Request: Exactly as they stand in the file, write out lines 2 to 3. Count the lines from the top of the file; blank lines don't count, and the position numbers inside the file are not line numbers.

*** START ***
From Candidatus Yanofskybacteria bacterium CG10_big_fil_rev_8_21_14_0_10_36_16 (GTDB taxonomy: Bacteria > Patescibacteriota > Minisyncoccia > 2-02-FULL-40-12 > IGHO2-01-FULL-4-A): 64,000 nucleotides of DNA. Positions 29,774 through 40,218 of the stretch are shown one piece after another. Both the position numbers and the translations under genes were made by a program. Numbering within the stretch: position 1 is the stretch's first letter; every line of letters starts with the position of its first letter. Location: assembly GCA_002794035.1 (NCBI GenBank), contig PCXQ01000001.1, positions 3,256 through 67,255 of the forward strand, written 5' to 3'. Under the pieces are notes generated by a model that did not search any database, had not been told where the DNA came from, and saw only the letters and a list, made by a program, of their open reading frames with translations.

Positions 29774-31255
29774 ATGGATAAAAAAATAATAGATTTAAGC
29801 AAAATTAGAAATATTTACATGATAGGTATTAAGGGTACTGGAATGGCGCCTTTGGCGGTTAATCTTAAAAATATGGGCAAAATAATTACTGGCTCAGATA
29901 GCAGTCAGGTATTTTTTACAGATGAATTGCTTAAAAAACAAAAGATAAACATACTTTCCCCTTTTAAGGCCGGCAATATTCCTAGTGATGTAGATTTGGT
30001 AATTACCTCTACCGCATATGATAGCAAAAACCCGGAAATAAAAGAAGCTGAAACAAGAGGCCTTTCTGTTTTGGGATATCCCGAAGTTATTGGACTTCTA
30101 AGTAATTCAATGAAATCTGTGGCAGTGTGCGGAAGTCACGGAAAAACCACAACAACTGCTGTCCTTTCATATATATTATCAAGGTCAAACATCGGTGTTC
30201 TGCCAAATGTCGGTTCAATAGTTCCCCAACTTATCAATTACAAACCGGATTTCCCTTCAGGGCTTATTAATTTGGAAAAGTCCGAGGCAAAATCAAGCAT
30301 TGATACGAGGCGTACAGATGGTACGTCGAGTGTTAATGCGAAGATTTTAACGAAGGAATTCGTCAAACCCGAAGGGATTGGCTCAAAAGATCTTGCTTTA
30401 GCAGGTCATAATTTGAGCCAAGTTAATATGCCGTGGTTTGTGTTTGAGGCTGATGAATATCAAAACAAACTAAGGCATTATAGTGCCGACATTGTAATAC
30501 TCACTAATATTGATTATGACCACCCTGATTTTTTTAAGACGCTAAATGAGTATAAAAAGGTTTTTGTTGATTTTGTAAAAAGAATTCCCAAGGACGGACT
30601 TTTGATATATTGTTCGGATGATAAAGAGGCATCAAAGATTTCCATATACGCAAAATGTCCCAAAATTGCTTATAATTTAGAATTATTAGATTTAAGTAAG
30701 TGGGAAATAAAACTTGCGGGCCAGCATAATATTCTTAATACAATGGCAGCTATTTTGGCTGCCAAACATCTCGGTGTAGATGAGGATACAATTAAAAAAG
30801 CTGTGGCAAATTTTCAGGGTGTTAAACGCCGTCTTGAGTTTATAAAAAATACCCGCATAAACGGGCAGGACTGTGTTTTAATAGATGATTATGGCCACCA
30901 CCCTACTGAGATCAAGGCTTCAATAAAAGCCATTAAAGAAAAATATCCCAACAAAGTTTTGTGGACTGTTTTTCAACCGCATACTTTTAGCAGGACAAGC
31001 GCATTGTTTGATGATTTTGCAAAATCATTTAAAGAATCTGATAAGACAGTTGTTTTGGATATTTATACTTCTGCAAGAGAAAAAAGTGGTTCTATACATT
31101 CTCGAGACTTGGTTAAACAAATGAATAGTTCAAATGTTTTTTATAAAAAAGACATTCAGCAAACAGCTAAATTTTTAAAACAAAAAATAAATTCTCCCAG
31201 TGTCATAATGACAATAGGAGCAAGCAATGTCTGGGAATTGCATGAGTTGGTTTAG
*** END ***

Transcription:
Positions 29774-31255
29774 ATGGATAAAAAAATAATAGATTTAAGC